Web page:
“It always seemed to me that success in business and in life should result from your impact on the people you touch.” (Click to Tweet!)
The Ultimate Question 2.0, page 1
If you want to impact people and increase sales simultaneously and you suspect that being customer driven is key to your success then read on! In this summary I share my three key takeaways from The Ultimate Question 2.0 and I also recommend you read the book since there are many more lessons to be had!
Let’s start with what a ‘Net Promoter Score’ is for those who have not yet heard of it. If you have ever been asked “How likely would you recommend us (our product or service) on a scale from 0–10?” then you have been served by a company that has benefitted from the wisdom of Fred Reichheld and Rob Markey. In 2003 he shared the Net Promoter Score (NPS) as a new way to measure how well an organization treats its customers and how well it builds relationships that lead to loyalty.
While at first I questioned why an entire book was required to explain one magical question, I was delighted to learn that the question is just the tip of the iceberg. There is so much more we can learn! Reichheld and Markey share lessons from those who have gone before us and had tremendous success transforming their organizations based on the NPS.
Thousands of innovative companies (Apple, American Express, Allianz, Philips, GE, eBay, Facebook, LEGO, and Southwest Airlines) began using Net Promoter scores to track loyalty, engagement, and enthusiasm of their customers. They liked how easy it was and how it focused everyone on one inspirational goal – to treat customers so well that they become promoters.
Though the science is still young, users have evolved it such that it has become a management system, an entire way of doing business. The initials themselves, NPS, have come to mean Net Promoter system rather than just Net Promoter score.
This system of management helps executives focus the entire organization on turning customers into promoters; customers who come back for more and bring their friends. Who doesn’t want that? A great side effect from that outcome is that employees are energized because they feel proud of how they’ve treated their customers.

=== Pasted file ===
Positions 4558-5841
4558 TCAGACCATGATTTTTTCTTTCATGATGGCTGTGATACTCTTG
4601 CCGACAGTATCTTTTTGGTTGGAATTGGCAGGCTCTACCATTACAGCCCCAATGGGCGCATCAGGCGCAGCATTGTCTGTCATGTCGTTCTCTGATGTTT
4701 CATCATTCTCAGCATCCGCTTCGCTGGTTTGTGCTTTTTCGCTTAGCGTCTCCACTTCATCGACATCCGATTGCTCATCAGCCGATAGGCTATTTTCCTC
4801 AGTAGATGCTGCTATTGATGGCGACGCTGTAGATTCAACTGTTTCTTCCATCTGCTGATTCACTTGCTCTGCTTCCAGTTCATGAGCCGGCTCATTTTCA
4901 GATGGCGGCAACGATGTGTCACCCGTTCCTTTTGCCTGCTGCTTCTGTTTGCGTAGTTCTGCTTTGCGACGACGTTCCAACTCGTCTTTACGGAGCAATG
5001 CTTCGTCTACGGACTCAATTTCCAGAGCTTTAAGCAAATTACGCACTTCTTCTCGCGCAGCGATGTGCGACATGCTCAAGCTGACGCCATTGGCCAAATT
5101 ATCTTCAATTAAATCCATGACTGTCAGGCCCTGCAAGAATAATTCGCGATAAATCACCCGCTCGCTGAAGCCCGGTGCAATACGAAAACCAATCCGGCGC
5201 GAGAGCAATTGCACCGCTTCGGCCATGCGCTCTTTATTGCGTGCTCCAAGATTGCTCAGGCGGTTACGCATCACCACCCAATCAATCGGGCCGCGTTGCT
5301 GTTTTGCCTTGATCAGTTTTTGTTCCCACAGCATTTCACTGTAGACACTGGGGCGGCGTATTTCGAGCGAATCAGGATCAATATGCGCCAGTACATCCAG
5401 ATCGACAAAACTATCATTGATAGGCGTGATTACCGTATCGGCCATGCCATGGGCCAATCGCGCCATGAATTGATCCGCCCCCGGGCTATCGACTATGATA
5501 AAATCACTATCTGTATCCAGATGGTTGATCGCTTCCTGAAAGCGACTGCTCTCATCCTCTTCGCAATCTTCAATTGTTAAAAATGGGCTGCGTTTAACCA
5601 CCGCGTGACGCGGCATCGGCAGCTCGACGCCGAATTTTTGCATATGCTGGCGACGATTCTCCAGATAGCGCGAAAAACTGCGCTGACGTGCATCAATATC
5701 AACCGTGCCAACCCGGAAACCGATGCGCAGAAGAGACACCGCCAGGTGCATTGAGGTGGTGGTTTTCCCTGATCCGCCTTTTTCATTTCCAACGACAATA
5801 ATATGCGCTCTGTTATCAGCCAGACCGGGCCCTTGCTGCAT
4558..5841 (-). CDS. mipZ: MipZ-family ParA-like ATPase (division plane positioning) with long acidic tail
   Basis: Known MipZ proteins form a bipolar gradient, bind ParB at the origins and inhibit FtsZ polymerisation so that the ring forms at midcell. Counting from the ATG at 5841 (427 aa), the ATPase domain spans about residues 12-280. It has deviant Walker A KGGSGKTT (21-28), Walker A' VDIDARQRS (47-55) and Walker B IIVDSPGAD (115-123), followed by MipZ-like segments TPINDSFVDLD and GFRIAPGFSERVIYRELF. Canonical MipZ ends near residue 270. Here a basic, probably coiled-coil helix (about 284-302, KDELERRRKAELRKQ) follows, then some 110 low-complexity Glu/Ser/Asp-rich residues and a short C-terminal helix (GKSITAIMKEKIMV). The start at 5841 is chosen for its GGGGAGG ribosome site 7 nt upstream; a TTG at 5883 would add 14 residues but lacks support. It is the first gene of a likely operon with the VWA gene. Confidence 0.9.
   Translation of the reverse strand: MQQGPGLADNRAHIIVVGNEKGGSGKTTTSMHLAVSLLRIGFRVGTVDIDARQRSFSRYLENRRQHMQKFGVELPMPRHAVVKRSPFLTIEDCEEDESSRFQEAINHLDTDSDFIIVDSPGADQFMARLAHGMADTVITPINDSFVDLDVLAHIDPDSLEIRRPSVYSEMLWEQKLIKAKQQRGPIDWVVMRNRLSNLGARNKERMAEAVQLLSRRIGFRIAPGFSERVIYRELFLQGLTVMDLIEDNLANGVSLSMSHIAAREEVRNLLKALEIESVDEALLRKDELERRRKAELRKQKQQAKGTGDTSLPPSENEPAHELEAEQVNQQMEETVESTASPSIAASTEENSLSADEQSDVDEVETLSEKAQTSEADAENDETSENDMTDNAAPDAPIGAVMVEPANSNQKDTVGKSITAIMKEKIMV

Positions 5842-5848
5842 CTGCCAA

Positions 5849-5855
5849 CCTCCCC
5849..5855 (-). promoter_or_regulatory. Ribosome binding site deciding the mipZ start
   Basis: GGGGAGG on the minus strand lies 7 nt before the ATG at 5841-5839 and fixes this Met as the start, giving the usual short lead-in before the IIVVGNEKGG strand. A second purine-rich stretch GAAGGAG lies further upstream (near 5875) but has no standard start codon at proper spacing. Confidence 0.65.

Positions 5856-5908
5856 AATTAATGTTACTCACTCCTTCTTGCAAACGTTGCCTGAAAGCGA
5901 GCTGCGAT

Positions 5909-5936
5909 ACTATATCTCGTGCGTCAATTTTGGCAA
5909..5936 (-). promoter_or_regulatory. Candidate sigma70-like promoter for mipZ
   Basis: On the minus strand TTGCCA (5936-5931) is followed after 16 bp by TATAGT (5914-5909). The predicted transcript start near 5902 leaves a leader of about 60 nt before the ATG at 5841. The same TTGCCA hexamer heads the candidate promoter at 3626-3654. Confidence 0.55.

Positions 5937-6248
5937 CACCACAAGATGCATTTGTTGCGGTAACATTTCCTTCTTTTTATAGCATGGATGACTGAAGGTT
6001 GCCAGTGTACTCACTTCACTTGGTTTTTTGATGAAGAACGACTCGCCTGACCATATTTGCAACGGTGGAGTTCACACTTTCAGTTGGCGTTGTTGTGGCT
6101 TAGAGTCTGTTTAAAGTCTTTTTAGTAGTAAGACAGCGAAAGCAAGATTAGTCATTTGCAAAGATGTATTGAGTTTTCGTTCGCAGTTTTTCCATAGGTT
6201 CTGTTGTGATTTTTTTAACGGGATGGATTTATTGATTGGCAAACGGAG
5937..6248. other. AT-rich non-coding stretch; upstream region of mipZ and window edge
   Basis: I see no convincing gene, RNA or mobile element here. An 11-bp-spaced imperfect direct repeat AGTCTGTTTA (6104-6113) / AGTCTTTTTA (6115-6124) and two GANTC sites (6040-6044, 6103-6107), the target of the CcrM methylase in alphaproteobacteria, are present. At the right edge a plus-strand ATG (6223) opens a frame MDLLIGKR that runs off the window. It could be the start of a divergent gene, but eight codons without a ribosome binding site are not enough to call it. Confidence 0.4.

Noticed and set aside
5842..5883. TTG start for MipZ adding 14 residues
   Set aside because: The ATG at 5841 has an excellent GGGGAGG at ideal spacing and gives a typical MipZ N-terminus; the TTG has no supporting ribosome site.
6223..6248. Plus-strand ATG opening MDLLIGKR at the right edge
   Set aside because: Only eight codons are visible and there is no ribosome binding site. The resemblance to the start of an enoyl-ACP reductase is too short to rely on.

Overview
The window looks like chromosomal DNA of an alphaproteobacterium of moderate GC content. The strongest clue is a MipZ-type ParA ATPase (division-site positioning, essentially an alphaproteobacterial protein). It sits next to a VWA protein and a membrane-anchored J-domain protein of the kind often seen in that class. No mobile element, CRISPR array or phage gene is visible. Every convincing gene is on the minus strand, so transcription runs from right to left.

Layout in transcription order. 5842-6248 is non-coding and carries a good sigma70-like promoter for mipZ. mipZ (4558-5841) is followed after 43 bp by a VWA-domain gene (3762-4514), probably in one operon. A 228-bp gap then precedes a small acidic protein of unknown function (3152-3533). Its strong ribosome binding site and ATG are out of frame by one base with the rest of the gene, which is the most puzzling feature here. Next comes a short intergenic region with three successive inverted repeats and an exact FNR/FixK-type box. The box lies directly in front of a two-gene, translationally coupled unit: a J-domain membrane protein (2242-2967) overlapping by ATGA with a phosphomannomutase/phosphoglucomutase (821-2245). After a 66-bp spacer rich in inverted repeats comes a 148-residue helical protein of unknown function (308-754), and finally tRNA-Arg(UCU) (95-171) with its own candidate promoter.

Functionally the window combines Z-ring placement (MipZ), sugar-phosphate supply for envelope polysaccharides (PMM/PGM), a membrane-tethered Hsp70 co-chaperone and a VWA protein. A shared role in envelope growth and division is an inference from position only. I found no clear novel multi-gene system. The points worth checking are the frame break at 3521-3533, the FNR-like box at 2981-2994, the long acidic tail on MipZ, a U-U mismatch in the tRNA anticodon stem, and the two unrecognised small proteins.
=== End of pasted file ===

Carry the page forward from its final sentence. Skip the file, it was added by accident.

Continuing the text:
The One Sure Path to Success: Delight Your Customers
“The only way to grow is to treat customers so well they come back for more, and tell their friends about us.” (Click to Tweet!)
Andy Taylor, CEO of Enterprise,
as quoted in The Ultimate Question 2.0, page 36
These days there is more emphasis than ever on customer centricity. And it’s no wonder. The internet empowers customers to not only find all the information they need but to share their experiences. They are in charge.
Additionally, good leaders understand that most talented employees want more than a J-O-B. They want to pursue a mission, a purpose that transcends profits and shareholders. Being customer centered creates more meaning and satisfaction for the employees.
Have you ever felt however that your organizational leaders talk out of both sides of their mouths? They claim they want to be customer focused yet the culture remains staunchly profit-centric, ruled by quarterly financial objectives and accounting metrics.
Despite all the talk companies have had about being customer focused and creating a purpose for their people, the vast majority haven’t made much progress. Reichheld shows us with many examples of companies that have grasped the Net Promoter System are finding their way.
We want to be customer driven… but how?
“If organizations take seriously the goal of turning customers into promoters, then they must take seriously the need to measure their success.”